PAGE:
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Peddle Thorp Celebrates Australia Day

With Australia day approaching we are taking the opportunity to reflect and celebrate Peddle Thorp’s contribution to Australia’s obsession with ‘Big Icons’.

25 January 2018
By Peddle Thorp

Our most celebrated is none other than ‘The Big Pineapple’ at the Sunshine Plantation near Nambour on the Sunshine Coast. Completed in 1971, the 16m tall fibre glass structure stands at the entrance to the plantation and was built with the intent to catch the eye of people passing by and has since become an international icon and a landmark of Queensland’s Sunny Coast including a visit from Prince Charles and Princess Diana in 1983.

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This long standing landmark was heritage listed in 2009 by the Queensland Heritage Council for its contribution to the south east Queensland landscape. Which at its peak saw up to 1 million visitors a year.


Its purpose has evolved with a change of use overtime beginning as a café and information centre overlooking the plantation, to now where it plays host to a weekly fresh fruit market and the annual Big Pineapple Music Festival in May each year. It is easy to see that The Big Pineapple has been one of Queensland’s and even Australia’s most loved big attractions and will continue to be for years to come.

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Beyond Queensland, in the early 1980’s, PEDDLE THORP WKM designed the Crocodile Hotel in Kakadu National Park. Although not officially a ‘big icon’ the development has become iconic throughout the region due to its unique shape paying homage to the large number of crocodiles that call Kakadu home.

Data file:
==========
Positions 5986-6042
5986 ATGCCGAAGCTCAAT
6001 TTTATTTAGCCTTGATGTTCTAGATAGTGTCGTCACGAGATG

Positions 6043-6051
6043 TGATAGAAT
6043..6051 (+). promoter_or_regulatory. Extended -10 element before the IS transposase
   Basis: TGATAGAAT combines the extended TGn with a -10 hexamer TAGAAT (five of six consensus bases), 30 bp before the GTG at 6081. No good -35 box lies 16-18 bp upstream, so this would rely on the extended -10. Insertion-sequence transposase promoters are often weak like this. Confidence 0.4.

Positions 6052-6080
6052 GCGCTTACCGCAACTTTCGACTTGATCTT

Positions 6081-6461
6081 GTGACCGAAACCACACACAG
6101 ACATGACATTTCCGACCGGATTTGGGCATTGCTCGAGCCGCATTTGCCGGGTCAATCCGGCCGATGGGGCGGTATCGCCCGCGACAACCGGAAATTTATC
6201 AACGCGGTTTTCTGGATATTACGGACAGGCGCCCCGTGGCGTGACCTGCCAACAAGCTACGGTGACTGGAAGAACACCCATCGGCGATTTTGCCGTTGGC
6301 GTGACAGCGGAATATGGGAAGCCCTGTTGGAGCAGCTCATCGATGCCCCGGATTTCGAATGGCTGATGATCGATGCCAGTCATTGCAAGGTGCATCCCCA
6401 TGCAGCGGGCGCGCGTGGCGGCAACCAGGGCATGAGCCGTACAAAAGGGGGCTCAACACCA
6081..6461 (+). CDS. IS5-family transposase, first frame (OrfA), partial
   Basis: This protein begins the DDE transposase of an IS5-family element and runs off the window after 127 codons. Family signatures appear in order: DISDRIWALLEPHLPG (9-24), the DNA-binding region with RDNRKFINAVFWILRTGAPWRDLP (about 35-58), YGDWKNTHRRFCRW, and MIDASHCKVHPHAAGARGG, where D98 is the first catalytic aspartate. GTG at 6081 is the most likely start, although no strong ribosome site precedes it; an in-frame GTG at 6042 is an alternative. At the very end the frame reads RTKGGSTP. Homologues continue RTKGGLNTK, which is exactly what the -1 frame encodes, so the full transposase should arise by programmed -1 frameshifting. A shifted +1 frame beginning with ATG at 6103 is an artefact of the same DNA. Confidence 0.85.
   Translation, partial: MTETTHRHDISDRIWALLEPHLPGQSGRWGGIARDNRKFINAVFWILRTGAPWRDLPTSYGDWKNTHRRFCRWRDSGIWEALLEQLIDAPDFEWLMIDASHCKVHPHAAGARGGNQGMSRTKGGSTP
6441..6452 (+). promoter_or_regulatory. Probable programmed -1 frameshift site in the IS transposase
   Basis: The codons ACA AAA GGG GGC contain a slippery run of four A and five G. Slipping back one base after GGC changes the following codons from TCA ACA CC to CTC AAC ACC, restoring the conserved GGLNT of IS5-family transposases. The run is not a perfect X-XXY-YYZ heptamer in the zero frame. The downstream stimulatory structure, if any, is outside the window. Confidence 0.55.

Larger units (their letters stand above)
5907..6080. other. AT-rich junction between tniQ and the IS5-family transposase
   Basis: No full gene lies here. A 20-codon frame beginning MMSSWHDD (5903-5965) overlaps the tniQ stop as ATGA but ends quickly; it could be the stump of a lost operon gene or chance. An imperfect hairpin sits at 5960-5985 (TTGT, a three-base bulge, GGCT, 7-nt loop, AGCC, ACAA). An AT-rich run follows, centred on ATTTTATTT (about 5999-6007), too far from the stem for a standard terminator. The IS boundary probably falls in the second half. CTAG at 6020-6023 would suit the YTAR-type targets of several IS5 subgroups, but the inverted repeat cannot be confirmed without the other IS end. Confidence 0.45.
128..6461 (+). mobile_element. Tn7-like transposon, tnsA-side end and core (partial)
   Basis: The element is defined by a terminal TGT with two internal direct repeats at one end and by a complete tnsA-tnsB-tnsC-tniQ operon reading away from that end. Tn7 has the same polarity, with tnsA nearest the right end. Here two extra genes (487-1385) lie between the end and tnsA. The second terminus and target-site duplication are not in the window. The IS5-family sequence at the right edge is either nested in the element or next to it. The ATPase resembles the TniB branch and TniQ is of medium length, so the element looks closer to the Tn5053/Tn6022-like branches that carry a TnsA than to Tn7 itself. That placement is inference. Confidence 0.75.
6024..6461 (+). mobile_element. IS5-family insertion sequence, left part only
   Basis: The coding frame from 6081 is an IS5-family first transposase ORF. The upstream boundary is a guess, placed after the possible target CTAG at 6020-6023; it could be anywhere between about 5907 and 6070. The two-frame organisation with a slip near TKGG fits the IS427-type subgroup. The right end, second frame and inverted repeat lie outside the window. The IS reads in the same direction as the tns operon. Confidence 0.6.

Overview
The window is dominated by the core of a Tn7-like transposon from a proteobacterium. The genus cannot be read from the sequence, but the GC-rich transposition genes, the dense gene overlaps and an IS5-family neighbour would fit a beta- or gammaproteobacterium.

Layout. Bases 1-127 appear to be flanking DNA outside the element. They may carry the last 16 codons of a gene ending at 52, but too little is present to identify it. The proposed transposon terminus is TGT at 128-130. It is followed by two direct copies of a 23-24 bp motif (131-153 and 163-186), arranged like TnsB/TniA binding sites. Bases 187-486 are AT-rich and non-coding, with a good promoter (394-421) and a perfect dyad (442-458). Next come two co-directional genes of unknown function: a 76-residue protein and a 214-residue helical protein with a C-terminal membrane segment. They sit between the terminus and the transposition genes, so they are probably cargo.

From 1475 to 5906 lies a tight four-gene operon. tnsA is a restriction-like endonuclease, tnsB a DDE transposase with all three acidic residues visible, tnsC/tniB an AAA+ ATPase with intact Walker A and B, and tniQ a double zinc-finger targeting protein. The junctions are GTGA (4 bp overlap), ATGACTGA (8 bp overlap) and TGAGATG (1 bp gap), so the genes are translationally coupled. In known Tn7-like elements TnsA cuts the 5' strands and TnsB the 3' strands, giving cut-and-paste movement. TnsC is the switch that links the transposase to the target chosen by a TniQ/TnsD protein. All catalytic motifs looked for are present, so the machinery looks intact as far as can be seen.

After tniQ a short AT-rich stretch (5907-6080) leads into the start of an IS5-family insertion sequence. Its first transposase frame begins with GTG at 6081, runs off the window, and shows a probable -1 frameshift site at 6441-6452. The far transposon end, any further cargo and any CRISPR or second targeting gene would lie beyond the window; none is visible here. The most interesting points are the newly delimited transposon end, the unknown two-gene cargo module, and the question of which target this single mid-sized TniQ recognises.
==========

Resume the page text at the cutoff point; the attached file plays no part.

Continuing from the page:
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Anyone flying over the region would be able to clearly make out the unique shape of the reptile from the air. The design of the hotel draws on the form of the crocodile at every opportunity, from skylights used for the animals eyes and the use of a warehouse roof profile replicating a crocodiles identifiable spike, to the angled structural columns mimicking large teeth.  It’s the only croc in Australia you can get close enough to smile at.


Guests enter via the mouth of the croc, with the hotel lobby located within the head, taking advantage of the animal’s proportionally larger head to create a large open lobby space. The hotel’s pool facility is the centralised heart of the croc with guest rooms either side creating the torso. Covered walkways form the crocs legs providing access to the car park and gardens.


The hotel creates an unforgettable experience for tourists to the region, some would say there are not many hotels that are this truly Australian, Happy Australia Day.

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